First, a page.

Peter Robinson to stand down as DUP leader before May elections

Party conference to be dominated by announcement leader is leaving

Peter Robinson is to stand down as DUP leader. The veteran politician suffered a heart attack this year, but insisted he made his mind up to step down before his health scare.


Northern Ireland First Minister Peter Robinson is to stand down from the role and as leader of the Democratic Unionist Party, he told the Belfast Telegraph on Thursday, two days after securing a deal to save the North’s power-sharing administration.

Ahead of his party’s annual conference on Saturday, Mr Robinson told the newspaper he would step down, though not immediately, and expected a succession process to begin early next year before regional elections in May.

The 66-year-old, who has been in politics in Northern Ireland for 40 years, spoke of the “massive pressures” on anybody in the job.

Mr Robinson suffered a heart attack this year but he said he was not leaving for health reasons.

The veteran politician suffered a heart attack earlier this year but he has insisted he had already made his mind up to leave before the health scare.

There had been growing speculation Mr Robinson would outline his departure plans at the DUP’s annual conference this weekend.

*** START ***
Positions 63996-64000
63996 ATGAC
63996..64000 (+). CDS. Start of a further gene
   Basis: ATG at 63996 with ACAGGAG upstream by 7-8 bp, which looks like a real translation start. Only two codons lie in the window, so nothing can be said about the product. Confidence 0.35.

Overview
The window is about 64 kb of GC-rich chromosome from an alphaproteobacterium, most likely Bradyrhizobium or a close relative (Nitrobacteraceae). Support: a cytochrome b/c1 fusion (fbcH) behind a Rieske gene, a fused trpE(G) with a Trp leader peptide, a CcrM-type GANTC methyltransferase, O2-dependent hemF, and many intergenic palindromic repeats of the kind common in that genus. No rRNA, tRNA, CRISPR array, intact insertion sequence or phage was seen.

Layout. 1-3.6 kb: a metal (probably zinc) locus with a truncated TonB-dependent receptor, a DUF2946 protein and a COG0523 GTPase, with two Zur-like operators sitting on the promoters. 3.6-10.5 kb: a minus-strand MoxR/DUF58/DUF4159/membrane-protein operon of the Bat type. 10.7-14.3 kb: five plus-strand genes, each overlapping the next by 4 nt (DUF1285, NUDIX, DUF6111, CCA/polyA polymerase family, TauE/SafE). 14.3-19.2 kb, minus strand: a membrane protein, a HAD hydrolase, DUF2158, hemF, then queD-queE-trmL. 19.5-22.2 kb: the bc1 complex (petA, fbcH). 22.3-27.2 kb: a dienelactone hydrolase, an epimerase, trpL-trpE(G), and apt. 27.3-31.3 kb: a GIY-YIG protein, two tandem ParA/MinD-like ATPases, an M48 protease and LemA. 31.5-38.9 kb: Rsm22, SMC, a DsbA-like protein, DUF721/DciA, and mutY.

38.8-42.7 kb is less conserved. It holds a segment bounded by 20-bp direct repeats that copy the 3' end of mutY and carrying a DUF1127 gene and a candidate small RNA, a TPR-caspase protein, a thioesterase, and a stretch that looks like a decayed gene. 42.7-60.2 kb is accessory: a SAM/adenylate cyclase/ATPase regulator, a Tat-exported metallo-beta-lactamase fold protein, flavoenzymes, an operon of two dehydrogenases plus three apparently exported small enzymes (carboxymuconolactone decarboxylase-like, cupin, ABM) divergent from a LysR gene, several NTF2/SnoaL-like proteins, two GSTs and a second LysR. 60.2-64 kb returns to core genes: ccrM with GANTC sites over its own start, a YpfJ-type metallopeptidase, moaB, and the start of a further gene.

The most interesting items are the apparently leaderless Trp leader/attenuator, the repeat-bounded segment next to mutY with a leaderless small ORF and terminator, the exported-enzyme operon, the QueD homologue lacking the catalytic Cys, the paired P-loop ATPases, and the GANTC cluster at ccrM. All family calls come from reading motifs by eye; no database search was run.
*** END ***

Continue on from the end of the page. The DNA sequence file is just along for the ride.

In the event, he confirmed his exit in a pre-conference interview with the Belfast daily paper. The move comes just days after Mr Robinson struck a deal with Sinn Fein and the UK and Irish governments to save the faltering power-sharing administration in Belfast.

“I think it would be disrespectful to the party membership if I was to go through a conference with the pretence that I would be leading the party into the next election,” he said. “I think they have a right to know what the circumstances are.”

North Belfast MP Nigel Dodds will be among the favourites to take over as DUP leader. However, with Mr Dodds based in Westminster, another senior party figure may take on the role of Stormont First Minister.

Current Finance Minister Arlene Foster has been touted as a potential leader of the power-sharing coalition.

Mr Robinson said he would remain in the post until the Fresh Start agreement is “bedded in” - a period he indicated could last into the early new year.

“There are a number of fairly immediate decisions that have to be taken and they (party officers) will then organise a transition,” he said.

“In the meantime, I don’t want people to be focusing on issues of succession yet. When the party officers declare the process - which I guess would be at the beginning of next year - then people can start looking at who the successors should be for leader and First Minister. Let’s focus on the agreement and getting it bedded in.”